intuition about definition of laplace transformby learner07 Tags: definition, intuition, laplace, transform 

#19
Nov2912, 06:37 PM

P: 3,842

Laplace Transform is one of the simpler ones that has a calculus representation already. In real world, quite a bit of result can only be represented by numerical analysis which is some form of power series. Try to make sense out of that!!! People might be plotting out an input to output response and literally doing a curve fitting to develop an equation for it.
Like Ratch gave, log is one of those, why do log? From my understanding, one reason is human ears response logarithmic to sound power, there must be a lot of other reason, but that's good enough for me!!! I remember the first lecture from the instructor of my Physical Chemistry that really stuck in my mind: Invention or discovery of a theory start with an idea or postulation. Then confirm or disprove using observation and experiment. If the postulation holds after scrutiny, then it is consider true and become a law. At the same time, mathematical formulas are developed to full fill the observation. Sometimes the postulation is proven by mathematical derivation. It is not the other way around that you have a theory or equation first. If you get stuck with Laplace, try quantum physics!!! I quit chemistry after I score the first in the class of the Physical chemistry and I was like 15 points above the second student. I worked in the chemistry dept. at the time and it's like the professor came to the stockroom window everyday answering my questions. Finally he said to me " Alan, you are not going to understand this, keep at it, when you get your PHD, you'll start to get the feel of it". This might not be the exact word to word, but it's very close. I quite chemistry after that, I just finished my degree and never even look for a job in that field. Between the snake biting it's tail and this, I quit. I did not know at the time it's like this in all science. Now I can really appreciate his first lecture and what he said. 



#20
Dec112, 05:21 AM

P: 72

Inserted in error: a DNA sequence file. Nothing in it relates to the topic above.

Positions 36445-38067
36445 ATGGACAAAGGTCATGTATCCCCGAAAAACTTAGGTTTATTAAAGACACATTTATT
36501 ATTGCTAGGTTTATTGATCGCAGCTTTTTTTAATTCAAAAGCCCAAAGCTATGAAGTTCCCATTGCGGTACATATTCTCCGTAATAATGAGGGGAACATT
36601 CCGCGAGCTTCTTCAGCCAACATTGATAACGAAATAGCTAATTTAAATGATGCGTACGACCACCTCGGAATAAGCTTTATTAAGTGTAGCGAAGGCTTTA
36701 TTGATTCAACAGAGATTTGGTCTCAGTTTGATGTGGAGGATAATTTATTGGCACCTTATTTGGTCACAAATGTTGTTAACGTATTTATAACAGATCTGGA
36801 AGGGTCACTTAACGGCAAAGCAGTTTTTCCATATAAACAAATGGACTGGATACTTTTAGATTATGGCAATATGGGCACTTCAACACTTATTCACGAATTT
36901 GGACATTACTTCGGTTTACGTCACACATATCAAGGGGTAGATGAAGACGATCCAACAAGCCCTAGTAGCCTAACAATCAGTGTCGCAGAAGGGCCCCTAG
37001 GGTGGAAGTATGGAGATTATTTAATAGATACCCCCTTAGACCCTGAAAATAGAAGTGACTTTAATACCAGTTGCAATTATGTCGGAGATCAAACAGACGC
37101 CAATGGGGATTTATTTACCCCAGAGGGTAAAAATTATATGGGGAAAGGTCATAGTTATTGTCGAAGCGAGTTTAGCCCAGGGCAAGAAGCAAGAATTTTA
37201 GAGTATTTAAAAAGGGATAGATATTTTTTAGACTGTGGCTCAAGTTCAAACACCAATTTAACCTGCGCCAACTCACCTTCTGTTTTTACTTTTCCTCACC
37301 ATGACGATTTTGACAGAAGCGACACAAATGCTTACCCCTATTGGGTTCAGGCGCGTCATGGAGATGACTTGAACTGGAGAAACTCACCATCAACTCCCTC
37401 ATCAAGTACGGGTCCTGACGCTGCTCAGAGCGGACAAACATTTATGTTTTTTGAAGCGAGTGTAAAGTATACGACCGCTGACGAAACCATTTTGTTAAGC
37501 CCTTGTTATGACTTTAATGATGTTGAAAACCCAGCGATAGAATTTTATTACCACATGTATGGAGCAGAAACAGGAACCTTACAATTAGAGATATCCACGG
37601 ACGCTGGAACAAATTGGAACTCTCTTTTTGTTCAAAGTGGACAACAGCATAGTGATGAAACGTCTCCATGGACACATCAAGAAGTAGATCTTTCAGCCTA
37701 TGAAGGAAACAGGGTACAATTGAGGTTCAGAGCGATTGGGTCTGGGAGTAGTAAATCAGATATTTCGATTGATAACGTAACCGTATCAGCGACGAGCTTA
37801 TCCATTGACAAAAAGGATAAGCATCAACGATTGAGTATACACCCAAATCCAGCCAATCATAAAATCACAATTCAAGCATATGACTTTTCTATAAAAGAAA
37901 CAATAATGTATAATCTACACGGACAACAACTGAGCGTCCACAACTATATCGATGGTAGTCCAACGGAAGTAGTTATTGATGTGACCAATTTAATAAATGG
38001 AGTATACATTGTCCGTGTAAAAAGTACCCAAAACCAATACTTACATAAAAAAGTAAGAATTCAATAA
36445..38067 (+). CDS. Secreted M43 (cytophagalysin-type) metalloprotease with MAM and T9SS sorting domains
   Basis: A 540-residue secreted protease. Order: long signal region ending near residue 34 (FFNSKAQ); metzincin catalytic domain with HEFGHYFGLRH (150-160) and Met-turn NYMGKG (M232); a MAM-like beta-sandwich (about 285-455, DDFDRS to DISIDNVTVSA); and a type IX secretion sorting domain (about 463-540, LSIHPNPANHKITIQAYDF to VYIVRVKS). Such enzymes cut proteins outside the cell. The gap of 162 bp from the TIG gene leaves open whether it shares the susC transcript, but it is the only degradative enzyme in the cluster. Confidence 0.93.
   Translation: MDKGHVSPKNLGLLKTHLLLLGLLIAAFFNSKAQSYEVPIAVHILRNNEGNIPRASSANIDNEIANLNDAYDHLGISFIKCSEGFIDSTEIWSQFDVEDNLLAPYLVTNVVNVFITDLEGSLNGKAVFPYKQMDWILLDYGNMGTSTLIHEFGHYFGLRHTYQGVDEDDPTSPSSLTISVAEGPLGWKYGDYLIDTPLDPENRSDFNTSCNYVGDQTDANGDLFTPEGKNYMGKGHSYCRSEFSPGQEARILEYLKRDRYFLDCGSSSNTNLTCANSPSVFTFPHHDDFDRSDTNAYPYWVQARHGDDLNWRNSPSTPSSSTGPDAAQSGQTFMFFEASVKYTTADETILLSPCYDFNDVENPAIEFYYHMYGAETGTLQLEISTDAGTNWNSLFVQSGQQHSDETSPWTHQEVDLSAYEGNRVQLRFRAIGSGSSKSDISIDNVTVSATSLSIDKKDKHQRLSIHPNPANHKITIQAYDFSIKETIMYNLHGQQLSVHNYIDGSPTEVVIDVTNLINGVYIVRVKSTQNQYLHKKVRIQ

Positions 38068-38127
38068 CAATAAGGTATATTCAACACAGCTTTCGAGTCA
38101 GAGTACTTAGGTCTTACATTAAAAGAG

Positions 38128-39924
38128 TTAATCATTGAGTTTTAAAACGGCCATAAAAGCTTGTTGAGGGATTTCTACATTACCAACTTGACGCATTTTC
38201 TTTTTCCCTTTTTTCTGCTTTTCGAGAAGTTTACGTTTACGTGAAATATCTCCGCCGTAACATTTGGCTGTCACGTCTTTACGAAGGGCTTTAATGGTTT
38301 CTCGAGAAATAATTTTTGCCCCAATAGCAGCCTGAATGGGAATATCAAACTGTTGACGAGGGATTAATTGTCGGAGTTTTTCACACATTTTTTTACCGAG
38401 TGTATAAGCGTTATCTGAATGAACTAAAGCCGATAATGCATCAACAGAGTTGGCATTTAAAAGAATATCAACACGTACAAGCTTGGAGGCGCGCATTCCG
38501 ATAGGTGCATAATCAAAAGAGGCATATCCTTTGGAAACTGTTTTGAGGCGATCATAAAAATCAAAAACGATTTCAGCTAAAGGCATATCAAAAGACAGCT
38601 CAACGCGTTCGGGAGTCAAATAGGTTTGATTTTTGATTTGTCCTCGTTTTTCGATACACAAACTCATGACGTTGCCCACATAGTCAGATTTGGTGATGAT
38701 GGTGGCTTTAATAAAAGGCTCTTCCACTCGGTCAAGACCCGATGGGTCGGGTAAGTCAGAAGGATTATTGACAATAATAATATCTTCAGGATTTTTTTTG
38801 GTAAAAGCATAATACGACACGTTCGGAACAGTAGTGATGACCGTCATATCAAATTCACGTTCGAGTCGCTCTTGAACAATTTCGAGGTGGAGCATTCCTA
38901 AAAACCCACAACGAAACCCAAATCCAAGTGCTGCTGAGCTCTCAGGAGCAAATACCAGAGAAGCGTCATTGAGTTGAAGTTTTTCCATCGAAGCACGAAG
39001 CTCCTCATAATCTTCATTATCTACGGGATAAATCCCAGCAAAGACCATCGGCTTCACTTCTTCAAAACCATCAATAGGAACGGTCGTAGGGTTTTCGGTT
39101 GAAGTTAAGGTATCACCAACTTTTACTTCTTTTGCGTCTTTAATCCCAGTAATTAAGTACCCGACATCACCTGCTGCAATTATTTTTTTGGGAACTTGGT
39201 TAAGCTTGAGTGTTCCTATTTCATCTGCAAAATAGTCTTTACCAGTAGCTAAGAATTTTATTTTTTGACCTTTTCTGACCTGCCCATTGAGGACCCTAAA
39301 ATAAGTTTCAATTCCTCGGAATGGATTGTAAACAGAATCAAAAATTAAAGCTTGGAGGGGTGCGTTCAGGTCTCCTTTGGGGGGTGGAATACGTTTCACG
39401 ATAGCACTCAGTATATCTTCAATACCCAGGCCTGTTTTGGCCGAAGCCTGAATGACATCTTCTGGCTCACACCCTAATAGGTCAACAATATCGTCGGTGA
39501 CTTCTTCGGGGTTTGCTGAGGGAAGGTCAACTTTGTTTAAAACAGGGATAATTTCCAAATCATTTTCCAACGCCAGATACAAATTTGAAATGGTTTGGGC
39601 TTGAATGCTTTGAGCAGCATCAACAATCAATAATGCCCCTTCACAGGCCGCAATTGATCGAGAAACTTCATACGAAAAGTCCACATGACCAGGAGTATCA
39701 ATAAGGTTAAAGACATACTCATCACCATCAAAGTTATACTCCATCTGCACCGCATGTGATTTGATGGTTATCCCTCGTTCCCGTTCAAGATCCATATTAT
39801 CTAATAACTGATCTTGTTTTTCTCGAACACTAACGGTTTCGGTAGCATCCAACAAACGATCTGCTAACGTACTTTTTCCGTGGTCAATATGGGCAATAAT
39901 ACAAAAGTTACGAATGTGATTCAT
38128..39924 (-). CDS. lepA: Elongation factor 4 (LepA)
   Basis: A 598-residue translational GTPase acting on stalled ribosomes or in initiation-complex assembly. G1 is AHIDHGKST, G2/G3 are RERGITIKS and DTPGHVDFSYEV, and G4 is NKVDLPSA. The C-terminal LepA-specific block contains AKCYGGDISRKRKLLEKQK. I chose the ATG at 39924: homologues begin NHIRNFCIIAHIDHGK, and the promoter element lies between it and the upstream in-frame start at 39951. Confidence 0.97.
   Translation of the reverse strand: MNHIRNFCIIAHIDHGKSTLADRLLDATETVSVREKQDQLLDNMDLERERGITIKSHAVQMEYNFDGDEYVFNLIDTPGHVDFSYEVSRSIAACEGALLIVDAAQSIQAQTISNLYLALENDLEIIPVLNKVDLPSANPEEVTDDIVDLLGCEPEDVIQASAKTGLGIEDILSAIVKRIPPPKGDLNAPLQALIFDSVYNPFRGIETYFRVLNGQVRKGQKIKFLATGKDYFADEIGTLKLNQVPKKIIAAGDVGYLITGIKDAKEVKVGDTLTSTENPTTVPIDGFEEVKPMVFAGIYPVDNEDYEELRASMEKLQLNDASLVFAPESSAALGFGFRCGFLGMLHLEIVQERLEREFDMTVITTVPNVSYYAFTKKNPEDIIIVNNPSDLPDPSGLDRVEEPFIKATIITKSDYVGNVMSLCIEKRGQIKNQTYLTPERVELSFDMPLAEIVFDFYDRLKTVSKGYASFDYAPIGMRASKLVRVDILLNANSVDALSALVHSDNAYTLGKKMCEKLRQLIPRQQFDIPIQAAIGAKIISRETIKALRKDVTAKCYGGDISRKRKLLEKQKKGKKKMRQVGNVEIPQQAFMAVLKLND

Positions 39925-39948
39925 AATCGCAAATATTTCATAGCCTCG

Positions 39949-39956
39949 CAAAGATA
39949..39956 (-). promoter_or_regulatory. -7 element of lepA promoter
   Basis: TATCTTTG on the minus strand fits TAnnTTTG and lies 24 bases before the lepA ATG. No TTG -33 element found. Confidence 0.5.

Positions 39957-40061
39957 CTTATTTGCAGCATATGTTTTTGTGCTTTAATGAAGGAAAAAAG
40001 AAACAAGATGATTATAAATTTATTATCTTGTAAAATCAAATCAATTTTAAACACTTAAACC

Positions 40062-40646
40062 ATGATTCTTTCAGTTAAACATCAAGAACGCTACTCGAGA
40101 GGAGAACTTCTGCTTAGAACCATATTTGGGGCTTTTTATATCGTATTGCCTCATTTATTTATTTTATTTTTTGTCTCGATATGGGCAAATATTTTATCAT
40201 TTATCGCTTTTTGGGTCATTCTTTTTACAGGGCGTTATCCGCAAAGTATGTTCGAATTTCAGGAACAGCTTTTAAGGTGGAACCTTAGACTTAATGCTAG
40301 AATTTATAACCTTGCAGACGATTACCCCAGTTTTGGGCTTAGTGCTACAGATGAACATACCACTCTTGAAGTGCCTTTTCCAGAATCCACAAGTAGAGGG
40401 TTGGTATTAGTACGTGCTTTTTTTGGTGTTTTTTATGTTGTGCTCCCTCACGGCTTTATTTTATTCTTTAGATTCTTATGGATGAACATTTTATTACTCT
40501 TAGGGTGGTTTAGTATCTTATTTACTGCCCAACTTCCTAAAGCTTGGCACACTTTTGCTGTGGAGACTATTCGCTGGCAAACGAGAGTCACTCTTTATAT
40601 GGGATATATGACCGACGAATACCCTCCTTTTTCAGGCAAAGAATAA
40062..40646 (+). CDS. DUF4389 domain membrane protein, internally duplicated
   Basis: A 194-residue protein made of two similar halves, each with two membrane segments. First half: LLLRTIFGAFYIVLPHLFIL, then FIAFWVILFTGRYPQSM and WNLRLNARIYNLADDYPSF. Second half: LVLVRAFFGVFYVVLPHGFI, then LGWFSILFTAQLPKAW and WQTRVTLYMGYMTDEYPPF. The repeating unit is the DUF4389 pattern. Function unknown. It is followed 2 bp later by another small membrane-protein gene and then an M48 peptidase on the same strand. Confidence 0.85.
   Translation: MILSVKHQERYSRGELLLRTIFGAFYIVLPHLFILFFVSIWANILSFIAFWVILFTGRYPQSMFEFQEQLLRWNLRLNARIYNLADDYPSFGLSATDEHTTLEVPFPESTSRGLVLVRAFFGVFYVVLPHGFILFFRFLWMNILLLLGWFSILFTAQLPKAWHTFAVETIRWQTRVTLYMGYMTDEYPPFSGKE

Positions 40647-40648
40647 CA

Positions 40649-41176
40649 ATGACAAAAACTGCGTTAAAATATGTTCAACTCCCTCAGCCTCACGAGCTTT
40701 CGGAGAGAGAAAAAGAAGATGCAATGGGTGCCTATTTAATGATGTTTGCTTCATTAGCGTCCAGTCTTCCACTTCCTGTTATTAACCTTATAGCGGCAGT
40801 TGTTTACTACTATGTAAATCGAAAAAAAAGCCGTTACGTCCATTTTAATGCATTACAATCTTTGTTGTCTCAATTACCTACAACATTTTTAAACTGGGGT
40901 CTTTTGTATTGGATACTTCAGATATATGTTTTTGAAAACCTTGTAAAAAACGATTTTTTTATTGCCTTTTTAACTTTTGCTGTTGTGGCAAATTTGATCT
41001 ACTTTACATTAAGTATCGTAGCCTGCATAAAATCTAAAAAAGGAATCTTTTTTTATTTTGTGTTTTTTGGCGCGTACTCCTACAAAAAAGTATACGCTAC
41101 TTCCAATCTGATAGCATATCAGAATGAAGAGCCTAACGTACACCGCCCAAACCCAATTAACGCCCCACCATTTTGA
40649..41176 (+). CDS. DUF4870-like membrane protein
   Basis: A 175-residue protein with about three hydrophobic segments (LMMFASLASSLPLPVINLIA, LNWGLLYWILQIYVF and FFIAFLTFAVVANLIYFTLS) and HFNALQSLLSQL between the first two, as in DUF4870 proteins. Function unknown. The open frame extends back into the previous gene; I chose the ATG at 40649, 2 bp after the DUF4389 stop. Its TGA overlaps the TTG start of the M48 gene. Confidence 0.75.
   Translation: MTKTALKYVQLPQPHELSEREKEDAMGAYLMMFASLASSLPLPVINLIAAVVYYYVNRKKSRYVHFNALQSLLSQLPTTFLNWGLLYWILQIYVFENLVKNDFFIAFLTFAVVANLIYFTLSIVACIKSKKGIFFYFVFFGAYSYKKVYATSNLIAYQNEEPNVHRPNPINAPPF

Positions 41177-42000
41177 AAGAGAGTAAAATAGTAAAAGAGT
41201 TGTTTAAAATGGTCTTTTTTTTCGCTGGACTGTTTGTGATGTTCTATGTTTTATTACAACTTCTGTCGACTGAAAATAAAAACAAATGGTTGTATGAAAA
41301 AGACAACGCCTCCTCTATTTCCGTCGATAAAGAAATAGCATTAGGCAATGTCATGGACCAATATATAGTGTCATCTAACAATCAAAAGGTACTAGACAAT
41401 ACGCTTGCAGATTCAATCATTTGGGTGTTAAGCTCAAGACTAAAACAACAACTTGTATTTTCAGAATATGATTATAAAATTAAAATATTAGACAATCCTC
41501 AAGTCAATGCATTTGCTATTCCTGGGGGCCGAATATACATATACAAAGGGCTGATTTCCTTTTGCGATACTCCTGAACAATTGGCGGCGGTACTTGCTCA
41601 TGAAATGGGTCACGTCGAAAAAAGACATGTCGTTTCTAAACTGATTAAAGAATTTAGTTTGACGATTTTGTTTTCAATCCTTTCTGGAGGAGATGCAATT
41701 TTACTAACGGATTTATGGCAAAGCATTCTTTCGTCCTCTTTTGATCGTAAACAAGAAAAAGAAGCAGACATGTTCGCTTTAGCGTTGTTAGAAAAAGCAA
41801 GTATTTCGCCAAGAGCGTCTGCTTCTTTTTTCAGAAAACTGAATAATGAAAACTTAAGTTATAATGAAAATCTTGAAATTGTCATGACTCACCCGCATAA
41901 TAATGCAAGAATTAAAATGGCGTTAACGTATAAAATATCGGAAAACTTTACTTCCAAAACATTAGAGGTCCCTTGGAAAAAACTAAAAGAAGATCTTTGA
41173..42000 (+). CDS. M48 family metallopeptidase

I tried to think of an analogy that would make this idea a little more tangible and I came up with a technical drawing. A technical drawing uses three projections to make a 3D object seem simpler to the eye. You could choose to represent a 3D object with an animated model that rotates in time, instead. If you did that, it would be very easy for your eye to interpret the picture and get a good impression of the object's shape, but measuring precise lengths and angles would be very hard, and you would have to have some kind of magic paper to display it. It becomes simpler to represent it with still images in three different locations on a piece of paper. In these two different representations, the viewing angle is either a function of time or location, and the relative length of a line may or may not depend on relative distance. We transform the coordinates to a equivalent but more easily understood system. We also choose to align the axis of the drawing in a way that is convenient for design and construction, the same object could be represented with a drawing from three other arbitrarily chosen orthoganal directions but that would be confusing to your eye. I think this is similar to the situation of the laplace transform because its useful for transforming timevarying functions into inanimate pictures in which time dependence is represented by spatial coordinates. In Sspace, periodicity becomes a length along one axis, and the slope of exponential decay becomes a length along the other axis, any functions of Sspace that are multiplied together represents the convolution of their timevarying counterparts (which is why its useful for filter analysis), and phase angles look like... angles. Like in the technical drawing example, drawing things in different locations now represents something totally different and makes it easier to express certain ideas. Sspace is a nice place to work if your job is doing a lot of convolution, differential equations, and phase analysis. The laplace transform is like the train that you take to commute from regular space where you live to Sspace where you work. Once you've mastered the Laplace Transform, try the fractional Fourier Transform... I still don't get that one